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Boeing Giving Up On Airliners?

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Boeing Giving Up On Airliners?

Old 14th Apr 2003, 23:40
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Question Boeing Giving Up On Airliners?

A new study has aviation industry analysts buzzing and Boeing furiously denying the conclusions it reaches. According to the study, done by Prof. Alan MacPherson, of State University of New York at Buffalo, and David Pritchard, Boeing will be out of the airliner business within 10 years and will be concentrating on military and special aircraft. "This report is riddled with factual inaccuracies and mistaken conclusions," protested Boeing spokesman Todd Becher, who said Boeing is in the airliner business "for the long term."

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Old 15th Apr 2003, 00:43
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That makes sense. Put Airbus in charge of the asylum.

Now, if Airbus can only get the AA587 thing sorted out......
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Old 15th Apr 2003, 01:04
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I'm not sure how much you are involved in commercial aviation but if you are, you should at least be aware of the initial findings of AA587. If not, I suggest you review some past postings on PPRUNE.
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Old 15th Apr 2003, 05:17
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b777,or ??

as a bus driver and ex b747 afficiando...
i regret the loss of "likeing the aeroplane", but if you look at efficency and costs, b have a lot of catch up to do..

if you will in future buy your ticket on the internet, at the best price,check even now whether the best prices are from bo,s or bus,s...
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Old 15th Apr 2003, 13:34
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Well said sweeper.
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Old 15th Apr 2003, 13:39
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As much as Boeing is falling behind Airbus technicallyand orders does not automatically mean they will get out of airliner production. However having said that, I do remember reading some time ago an artical about Boeing in which one of the Boeing management stating that they intended to reduce their emphasis on Commercial aircraft production in favour of the more lucritive military production. True or not only time will tell.

Have a nice day
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Old 15th Apr 2003, 15:27
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320Driver - I am familiar but not particularly sanguine in regard to the "tapdance on the pedals" theory. Airbus effectively controls access to the factual data from which all interpretations must arise and thus far appears to have been less than forthcoming about aspects of the flight record and the systems design, probably for purposes of legal manoeuvering in the civil litigation.

It is not exactly the high water mark for 'bus credibility, but other airframe companies have weathered much worse. Still, 'breaking up in flight' does carry a bit of negative connotation.
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Old 15th Apr 2003, 20:29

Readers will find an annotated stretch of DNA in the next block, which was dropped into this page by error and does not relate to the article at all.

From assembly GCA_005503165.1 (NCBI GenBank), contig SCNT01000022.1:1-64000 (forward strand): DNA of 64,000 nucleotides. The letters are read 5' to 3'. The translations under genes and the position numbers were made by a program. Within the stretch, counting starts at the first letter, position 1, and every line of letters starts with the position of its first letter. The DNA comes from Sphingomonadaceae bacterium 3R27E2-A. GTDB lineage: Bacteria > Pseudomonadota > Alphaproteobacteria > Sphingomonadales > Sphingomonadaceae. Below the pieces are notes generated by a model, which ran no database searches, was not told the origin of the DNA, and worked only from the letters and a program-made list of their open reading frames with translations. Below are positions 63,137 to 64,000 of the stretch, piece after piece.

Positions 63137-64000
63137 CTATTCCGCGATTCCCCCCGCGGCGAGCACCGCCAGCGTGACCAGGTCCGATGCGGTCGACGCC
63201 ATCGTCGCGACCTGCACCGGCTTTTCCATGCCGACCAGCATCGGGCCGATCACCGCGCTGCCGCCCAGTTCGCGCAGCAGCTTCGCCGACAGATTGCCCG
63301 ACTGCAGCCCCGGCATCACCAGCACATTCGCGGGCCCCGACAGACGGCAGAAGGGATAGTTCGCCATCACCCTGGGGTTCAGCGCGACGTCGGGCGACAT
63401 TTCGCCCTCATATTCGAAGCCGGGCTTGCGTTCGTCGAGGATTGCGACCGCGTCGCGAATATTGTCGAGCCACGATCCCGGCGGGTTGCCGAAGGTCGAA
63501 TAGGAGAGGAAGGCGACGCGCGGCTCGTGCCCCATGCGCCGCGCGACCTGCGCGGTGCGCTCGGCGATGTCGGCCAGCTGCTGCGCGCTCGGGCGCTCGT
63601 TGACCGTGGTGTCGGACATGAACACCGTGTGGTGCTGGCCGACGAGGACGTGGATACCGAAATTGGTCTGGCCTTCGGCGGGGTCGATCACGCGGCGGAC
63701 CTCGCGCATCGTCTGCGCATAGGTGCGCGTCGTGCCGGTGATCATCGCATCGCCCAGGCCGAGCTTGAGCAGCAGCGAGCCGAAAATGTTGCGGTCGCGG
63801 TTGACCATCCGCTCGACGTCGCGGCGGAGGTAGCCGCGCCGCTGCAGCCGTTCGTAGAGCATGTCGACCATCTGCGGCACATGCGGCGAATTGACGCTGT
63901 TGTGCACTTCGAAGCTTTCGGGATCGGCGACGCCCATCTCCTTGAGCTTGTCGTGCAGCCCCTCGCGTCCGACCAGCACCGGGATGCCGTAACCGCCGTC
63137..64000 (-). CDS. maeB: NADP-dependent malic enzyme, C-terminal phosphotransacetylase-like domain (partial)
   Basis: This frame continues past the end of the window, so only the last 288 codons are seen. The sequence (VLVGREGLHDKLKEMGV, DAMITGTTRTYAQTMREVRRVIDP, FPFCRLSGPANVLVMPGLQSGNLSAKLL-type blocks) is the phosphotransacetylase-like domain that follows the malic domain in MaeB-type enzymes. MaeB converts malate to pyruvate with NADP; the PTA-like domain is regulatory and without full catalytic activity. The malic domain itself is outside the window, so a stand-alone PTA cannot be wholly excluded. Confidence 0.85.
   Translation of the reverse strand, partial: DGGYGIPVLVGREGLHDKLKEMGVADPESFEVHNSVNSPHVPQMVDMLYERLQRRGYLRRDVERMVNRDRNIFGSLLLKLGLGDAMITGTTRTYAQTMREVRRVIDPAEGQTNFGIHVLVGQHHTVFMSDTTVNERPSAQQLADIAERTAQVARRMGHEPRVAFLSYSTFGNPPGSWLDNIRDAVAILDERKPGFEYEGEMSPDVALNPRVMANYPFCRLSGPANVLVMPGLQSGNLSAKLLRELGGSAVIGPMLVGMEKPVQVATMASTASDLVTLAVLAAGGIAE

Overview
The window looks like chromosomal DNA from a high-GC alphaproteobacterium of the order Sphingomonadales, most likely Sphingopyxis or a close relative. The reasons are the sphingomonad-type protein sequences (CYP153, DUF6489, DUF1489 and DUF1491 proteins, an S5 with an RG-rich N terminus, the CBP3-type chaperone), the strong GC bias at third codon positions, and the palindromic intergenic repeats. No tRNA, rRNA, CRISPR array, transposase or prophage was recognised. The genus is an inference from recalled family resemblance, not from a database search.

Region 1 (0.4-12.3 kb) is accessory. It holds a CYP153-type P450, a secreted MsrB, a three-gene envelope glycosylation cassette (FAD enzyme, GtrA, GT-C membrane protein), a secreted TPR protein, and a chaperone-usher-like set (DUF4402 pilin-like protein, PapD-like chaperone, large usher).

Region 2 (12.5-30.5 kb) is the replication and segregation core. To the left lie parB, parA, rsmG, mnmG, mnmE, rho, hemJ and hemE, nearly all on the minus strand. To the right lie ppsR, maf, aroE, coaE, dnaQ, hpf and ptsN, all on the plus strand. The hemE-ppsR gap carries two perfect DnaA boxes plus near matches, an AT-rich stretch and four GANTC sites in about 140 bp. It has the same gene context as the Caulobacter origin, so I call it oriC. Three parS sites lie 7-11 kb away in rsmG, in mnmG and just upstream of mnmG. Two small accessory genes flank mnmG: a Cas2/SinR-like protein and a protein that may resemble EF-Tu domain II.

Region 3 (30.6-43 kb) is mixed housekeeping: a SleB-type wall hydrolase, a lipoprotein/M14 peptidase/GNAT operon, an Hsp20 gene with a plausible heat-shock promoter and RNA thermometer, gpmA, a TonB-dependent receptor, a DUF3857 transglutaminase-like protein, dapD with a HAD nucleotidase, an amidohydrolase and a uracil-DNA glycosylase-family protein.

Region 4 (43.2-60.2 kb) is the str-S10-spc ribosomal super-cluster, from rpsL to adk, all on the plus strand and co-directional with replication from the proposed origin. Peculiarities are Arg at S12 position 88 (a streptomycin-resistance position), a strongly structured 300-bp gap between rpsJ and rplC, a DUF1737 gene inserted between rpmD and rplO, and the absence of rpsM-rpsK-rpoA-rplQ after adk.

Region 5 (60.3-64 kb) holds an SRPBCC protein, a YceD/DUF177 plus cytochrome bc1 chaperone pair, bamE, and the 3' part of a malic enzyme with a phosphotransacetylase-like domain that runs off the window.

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Its not many years ago since Boeing were riding high over Airbus. Any industry where you have two big players tends to be cyclical. At the minute Airbus have the edge - a massive investment in new models has seen to that. But Boeing can use the 7E7 as the start of a turn-around. With that aircraft, plus the 777, the core of the range will be very modern. Then the big question is whether to do something 737 size and go for volume, or something like the BWB at the upper end. But any reports of Boeings demise, after a couple of bad years, is very naive.
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Old 17th Apr 2003, 20:55
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Well, I guess it makes sense. It seems like airlines and leasing firms are always playing off Boeing against Airbus. If Boeing goes the military only route they won’t have any of these headaches. Airlines and leasing firms will be in a difficult situation with only one supplier.
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Old 18th Apr 2003, 12:41
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As soon as I saw "Digital Projection by Boeing" on Star Wars Episode 2, I thought they'd made their decision. This was reinforced by a visit to the 73 line at Renton last year - as echoing & empty as any BAC plant was in the 70s.

Can't help thinking that it's a great loss to both the US & the aircraft industry in general when you don't adequately use the talents of one of the greatest design teams ever. It will be a double loss as Lazy B people are the technical backbone to many of the industry groups that dream up & standardize the systems we all rely on.
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Old 18th Apr 2003, 15:34
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Not being cute just looking for answers...

Why should the military be more lucrative? Is it because they are inefficient in costing and managing projects, so that it is easy to run over budget and/or overcharge? Or is it that the technology used is simply more expensive? Or is it that they have a higher rate of hull loss than commercial and so need replacements? Or is it that they pay up front and/or guarantee a minimum purchase?